VW case gets into gear
An Australian class action against global carmaker Volkswagen is underway.
The Federal Court actions relates to ‘defeat device’ software VW, Audi and Skoda installed in millions of cars worldwide.
The emissions-cheating technology could detect test conditions and reduce the cars’ emissions to improve results.
The diesel-emissions scandal has already led to the resignation of VW executives, seen jail sentences for some, and resulted in billions of dollars in fines and settlements.
A group of Australian motorists are now pushing for compensation.
Volkswagen has paid compensation to customers in Canada and the United States, but says it has no case to answer in Australia.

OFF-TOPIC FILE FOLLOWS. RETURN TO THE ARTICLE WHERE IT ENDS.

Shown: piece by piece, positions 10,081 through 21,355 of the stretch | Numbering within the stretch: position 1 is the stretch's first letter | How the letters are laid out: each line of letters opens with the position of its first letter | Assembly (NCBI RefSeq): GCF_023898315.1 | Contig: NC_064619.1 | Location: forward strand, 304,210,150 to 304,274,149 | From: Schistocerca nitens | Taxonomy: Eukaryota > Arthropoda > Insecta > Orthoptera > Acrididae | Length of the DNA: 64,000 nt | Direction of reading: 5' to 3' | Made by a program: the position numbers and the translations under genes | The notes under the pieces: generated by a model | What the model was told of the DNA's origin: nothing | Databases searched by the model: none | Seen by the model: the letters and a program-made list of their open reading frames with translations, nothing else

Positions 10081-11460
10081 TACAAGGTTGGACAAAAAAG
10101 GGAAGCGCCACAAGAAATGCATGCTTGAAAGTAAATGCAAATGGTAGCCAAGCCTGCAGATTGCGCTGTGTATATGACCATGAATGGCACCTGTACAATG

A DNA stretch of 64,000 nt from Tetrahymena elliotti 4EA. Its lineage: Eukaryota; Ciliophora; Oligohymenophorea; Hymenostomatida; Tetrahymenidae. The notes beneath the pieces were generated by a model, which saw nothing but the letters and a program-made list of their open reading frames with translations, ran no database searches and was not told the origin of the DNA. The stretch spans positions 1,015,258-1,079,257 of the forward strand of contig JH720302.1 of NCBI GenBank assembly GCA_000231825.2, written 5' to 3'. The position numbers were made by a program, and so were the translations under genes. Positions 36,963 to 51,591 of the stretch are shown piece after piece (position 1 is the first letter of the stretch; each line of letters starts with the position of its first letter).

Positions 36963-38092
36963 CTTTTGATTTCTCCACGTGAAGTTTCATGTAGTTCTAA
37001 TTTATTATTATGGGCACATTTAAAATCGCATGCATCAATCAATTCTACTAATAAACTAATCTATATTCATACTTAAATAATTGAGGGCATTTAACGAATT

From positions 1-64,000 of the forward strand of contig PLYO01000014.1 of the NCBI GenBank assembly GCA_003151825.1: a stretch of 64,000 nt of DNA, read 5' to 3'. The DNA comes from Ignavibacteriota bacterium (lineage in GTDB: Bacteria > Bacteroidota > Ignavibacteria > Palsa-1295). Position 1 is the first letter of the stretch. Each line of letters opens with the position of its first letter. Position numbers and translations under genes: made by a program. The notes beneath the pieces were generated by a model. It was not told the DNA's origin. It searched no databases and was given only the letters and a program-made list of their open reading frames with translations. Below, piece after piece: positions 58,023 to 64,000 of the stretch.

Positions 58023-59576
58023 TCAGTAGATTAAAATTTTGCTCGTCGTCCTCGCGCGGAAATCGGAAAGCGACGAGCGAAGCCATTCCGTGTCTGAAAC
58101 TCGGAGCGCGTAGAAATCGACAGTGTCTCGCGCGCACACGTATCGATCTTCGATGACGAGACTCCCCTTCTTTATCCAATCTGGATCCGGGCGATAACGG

Joint class actions against VW, Audi and Skoda in the Federal Court will include the Australian Competition and Consumer Commission's (ACCC) accusations that the carmakers engaged in misleading and deceptive conduct.
Law firm Maurice Blackburn alleges that the companies misled customers by selling the vehicles as environmentally-friendly cars.
They will argue that customers paid for something they did not receive.
They also suggest that the cars would not have been registered in Australia if their true emissions levels were known.
Eighteen thousand motorists have signed up to the legal action, but compensation will be issued to almost all owners of affected models if the case is successful.